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Volume 56, Issue 4

April 24, 2009

Battles over religion, politics nothing new says professor

The connection between religion and politics in the United States is not new but has evolved dramatically over the past 200 years, Paul Harvey, professor, History, told the members of the University Club this week.

The struggle to balance religion and politics is a constant in U.S. politics, dating to the writing of the secular Constitution in 1789, which was followed by the evangelical explosion of the so-called 2nd Great Awakening. Since then, it has been a salient issues in many Presidential races, including historic elections of 1800, 1928 and 1960.

Harvey, recently named a presidential teaching scholar and winner of the 2008 Outstanding Teaching Award, contrasted religion and politics in presidential elections in a far-ranging 20 minute presentation.

“One of the things I like to do in a class on American religious history is to read a series of quotes from presidential candidates -- without identifying them -- and ask if ‘you would vote for them’,” Harvey said. “Generally, no one would. At the end of the exercise, I tell them what they just did was to vote against the country’s founding fathers.”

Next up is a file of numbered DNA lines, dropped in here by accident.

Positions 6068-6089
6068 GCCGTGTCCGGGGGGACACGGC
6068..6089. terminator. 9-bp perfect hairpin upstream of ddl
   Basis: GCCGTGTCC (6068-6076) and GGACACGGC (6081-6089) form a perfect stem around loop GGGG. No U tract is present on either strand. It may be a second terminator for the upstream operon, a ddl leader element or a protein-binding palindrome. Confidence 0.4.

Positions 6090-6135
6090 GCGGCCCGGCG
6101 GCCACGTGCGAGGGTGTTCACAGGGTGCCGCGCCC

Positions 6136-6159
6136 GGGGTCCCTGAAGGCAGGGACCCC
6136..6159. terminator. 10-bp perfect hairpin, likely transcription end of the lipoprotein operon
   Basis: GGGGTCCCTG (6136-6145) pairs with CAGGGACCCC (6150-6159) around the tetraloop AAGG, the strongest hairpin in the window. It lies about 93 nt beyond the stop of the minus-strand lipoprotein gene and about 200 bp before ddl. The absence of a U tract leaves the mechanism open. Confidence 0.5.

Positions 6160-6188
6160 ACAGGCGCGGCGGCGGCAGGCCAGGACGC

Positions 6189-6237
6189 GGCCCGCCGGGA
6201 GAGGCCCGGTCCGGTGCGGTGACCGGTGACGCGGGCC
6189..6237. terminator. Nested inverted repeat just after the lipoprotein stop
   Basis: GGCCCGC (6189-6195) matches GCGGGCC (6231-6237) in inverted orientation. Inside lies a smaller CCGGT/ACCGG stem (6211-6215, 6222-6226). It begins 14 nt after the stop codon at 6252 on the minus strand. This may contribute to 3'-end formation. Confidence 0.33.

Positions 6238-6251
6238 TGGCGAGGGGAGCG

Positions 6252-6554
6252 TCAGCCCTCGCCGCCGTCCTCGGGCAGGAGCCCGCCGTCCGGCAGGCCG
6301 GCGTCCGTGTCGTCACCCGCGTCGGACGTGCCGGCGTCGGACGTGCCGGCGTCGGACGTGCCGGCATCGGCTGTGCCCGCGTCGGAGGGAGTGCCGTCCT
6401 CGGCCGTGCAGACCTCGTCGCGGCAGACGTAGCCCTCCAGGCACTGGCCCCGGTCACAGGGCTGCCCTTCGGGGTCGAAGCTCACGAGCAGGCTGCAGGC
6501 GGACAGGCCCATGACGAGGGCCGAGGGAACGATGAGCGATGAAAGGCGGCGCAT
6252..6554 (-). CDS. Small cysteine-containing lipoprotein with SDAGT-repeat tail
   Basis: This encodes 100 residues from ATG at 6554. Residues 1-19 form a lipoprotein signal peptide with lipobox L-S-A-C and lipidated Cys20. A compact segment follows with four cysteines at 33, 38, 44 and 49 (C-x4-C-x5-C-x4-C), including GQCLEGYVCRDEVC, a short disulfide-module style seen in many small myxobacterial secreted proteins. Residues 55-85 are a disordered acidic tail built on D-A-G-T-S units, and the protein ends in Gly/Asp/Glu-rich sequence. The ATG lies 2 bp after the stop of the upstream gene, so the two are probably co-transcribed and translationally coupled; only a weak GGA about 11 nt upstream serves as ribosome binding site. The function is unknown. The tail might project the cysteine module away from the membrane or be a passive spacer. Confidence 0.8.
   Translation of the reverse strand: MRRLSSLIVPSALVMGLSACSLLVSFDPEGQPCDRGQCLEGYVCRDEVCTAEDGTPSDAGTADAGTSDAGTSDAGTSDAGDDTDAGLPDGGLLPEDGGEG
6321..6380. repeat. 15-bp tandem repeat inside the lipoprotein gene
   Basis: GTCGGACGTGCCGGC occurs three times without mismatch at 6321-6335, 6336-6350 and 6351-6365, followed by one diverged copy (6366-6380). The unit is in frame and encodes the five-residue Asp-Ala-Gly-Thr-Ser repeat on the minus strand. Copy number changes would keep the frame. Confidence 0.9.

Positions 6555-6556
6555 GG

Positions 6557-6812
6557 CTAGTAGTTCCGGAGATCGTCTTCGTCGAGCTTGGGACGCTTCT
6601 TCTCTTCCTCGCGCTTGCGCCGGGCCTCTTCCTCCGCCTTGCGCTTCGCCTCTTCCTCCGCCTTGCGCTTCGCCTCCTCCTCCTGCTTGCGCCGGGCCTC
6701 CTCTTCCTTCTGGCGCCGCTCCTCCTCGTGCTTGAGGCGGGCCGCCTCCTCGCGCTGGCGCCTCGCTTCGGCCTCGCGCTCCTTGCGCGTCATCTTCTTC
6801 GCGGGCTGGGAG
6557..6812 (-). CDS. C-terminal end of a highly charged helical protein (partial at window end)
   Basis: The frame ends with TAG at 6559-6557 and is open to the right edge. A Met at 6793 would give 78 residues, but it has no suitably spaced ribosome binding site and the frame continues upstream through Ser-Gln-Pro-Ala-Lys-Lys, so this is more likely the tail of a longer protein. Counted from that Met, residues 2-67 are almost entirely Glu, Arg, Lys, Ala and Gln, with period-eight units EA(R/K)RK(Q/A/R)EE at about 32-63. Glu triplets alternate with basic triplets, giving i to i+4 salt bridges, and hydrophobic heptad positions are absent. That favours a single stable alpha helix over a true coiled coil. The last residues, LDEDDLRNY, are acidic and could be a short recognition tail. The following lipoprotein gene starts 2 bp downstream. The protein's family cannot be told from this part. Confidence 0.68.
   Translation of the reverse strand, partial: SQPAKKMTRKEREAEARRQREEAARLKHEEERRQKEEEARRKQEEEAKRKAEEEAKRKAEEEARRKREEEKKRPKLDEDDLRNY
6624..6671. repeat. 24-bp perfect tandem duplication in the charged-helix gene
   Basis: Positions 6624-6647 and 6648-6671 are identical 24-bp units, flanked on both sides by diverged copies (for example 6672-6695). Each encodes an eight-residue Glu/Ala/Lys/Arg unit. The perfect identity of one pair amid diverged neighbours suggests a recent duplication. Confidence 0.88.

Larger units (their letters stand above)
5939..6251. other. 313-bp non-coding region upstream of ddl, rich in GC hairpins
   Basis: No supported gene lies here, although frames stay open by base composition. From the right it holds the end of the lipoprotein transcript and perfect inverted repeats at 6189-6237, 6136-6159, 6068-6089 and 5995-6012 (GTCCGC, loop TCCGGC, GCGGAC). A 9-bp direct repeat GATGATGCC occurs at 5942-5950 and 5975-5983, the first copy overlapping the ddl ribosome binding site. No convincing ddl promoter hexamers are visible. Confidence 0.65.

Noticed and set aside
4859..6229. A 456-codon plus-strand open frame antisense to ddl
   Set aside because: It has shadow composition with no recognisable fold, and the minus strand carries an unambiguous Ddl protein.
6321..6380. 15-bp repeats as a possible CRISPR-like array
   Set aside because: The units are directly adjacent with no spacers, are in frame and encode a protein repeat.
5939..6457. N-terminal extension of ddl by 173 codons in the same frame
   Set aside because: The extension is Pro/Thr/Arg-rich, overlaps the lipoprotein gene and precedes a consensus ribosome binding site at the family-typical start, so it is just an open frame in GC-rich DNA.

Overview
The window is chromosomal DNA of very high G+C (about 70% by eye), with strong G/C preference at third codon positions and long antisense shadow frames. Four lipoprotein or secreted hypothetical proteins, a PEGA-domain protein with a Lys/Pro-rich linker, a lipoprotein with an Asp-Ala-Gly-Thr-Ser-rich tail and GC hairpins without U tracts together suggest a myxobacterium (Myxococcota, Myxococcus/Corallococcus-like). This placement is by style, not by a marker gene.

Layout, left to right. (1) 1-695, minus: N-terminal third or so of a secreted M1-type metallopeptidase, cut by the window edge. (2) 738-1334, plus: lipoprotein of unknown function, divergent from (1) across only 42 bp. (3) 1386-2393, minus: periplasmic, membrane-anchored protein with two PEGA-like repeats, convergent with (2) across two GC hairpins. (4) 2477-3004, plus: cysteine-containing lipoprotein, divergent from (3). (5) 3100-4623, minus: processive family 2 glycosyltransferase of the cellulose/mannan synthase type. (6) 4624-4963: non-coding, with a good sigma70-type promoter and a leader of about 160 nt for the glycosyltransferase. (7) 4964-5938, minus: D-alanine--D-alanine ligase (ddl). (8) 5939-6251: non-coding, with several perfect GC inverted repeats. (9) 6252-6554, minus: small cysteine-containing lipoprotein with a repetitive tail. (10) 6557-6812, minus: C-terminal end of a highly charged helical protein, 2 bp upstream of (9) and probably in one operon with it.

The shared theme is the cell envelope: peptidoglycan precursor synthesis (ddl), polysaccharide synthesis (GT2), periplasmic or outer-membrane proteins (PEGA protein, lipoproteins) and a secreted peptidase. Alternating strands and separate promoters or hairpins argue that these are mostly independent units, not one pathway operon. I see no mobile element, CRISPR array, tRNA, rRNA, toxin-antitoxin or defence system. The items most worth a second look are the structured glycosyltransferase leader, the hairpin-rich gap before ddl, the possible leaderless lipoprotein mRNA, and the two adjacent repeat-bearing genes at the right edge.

From a secular Constitution, the U.S. now has a “defacto” religious test for political candidates and a profound intermingling of religion and politics, Harvey said. He contrasted comments by John Kennedy in the 1960 election where he attempted to assuage southern ministers by separating his faith and politics and comments by 2008 Presidential candidate Mit Romney.

“What was fascinating about that (Romney’s) speech, though, is that it was compared to Kennedy, but it was precisely the opposite of what Kennedy said,” Harvey told the group. “Kennedy’s speech was about the separation of religion and politics, the historic Jeffersonian position. Romney’s was about how faith must influence politics, more or less the historic Federalist position.”

To hear Harvey’s full address to the University Club members, visit:

Listen to the speech:

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